“He won’t age well as a pitcher.” That was the main takeaway from every Lance Lynn critic. As he gets older, his effectiveness on the mound would die away like a Thanos finger-snap in slow motion.
Narrator: They were wrong.
Lynn aged like a secluded but still beloved can of 4 Hands Pilsner, pumping out fastballs for strikes and giving a team quality innings. Oh, not just quality starts, but instead the kind of arm whom teams could rely on for game-changing outings. The Cardinals did sign Lynn to a three year contract in January of 2015, buying up his arbitration years but not his free agent seasons. The latter move was the pitcher’s call, confident words from someone who wished to prove himself.
Timing bruised the relationship more than anything. Lynn remained stoic in the season after the contract agreement, compiling a 3.03 ERA in 31 starts and 175.1 innings of work. He produced a 2.46 K/BB ratio. For the people whose math brain just ran a wind sprint (me included), that means he struck out two and a half batters for each walk allowed. That’s pretty good work from a guy who lived and died on a four-seam fastball.
The fictional Cleveland Indians manager, Lou Brown (the late James Gammon), would have loved Lynn-because he would forget the curveball and throw the heater instead. He could hold his index finger up, informing the hitter of the type of defense on its way, and still get the guy out. I don’t think the Hall of Fame will ever have Lynn’s name, but a lot of great actors don’t win Oscars either. He was more than quality.
The entire 2016 season was lost to him, though. Tommy John surgery wrecked that key second year of the contract plans, the place where a pitcher can force the team’s hand in coming up with an extension before the final year began. When he came back in 2017, the effectiveness wasn’t gone; the polish was missing. The strikeout rate dipped and the home runs allowed increased. Lynn allowed 27 home runs that season, which was more than he had allowed in the two previous seasons combined.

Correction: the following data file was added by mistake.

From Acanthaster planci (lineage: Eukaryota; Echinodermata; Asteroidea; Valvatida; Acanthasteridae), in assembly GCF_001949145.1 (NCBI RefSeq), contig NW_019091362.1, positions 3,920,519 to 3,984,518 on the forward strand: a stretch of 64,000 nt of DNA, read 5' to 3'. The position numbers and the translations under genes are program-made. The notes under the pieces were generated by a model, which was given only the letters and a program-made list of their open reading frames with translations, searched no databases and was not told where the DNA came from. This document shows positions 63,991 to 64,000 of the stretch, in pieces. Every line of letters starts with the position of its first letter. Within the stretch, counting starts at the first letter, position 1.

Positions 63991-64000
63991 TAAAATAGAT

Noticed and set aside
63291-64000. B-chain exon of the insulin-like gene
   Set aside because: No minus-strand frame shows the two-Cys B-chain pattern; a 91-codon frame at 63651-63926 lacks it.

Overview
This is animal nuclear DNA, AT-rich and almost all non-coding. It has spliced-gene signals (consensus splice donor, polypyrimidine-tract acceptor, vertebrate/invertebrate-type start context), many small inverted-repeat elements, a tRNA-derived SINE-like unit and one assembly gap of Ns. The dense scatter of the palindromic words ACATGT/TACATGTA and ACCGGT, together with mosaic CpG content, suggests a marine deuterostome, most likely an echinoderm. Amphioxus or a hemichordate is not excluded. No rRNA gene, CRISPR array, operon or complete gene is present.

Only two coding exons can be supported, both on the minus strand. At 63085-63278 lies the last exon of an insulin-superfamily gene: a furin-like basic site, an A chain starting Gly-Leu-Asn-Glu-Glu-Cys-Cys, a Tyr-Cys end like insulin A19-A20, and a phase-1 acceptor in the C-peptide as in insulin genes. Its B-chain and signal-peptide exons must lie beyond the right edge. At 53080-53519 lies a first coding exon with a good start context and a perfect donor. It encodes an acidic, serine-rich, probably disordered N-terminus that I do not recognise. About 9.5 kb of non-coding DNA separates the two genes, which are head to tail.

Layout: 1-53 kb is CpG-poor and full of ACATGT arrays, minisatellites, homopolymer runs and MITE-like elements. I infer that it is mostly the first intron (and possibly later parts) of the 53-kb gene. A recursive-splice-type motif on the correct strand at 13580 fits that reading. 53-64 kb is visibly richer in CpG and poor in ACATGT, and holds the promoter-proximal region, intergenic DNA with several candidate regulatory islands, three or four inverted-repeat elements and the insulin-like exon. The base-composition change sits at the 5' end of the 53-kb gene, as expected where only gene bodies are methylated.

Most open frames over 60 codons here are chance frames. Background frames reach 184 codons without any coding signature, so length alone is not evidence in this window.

The Cards decided to tag him with a qualifying offer, which was $17.4 million at the time. A nice deal for most guys, but a slap in the face to an arm who had still managed to produce a solid season considering the circumstances. Look around anywhere and the first year after Tommy John isn’t peachy. Adam Wainwright looked like diet Waino in his initial return from an injury that haunts pitchers’ dreams like Freddy Krueger.
Lynn eventually signed for around $4 million less in Minnesota. It wasn’t a great tenure. The walk rate skyrocketed and the reliability was hit or miss. In 20 starts, he had a 5.10 ERA. The Yankees came calling. First, they shaved his trademark beard off with ninja scissors. He suddenly looked like the much younger guy from Ole Miss. He finished off the season with a strikeout rate back in the double-digits. The ERA lost a whole point, so it was time for a little Southern BBQ.
Lynn’s career changed in Texas. The team he was wrongfully called in to face during a World Series came helped him get back to steadier work on the mound. He threw his most innings since 2014, giving the Rangers 208+ frames. Pitcher wins aren’t a notable stat, but they still help with the dollar signs. He won 16 games and scored his first top 5 Cy Young award ranking. 2020’s mad season featured 84 innings from Lynn in just 13 starts. The ERA was his sharpest in five years.
This year has been even better. Reunited with Tony La Russa in Chicago, Lynn brings a 1.55 ERA into tonight’s game with St. Louis, including a shutout. The fielding independent pitching (what a guy can do without his defense) is a cool and collected 3.05. At 34 years old (he enjoyed a birthday 12 days ago), Lynn is better than ever.
You messed this up, Cardinals. Lynn’s dance partner tonight is Kwang-hyun Kim, who the Cards hope to get five solid innings out of. With Miles Mikolas enjoying his second stint on the injured list in 2021, Lynn’s presence is sorely missed.
He was steady and consistent, more at times. A great #3 starter for the Cards. Now, he’s pumping out ace material. The Tommy John injury and other minor issues should have given St. Louis pause, but their lack of overall interest in re-signing Lynn was a little shocking.
It’s not a Max Scherzer type miss, but still a bad one.
One more thing. The team lost a great postgame interview when he left. He was so deadpanned and dry with his remarks, and always looking for a cool laugh. Great on/off the field and a lover of one year apartment leases, Lynn was a gem.
Too bad he’s not still wearing the birds on the bat.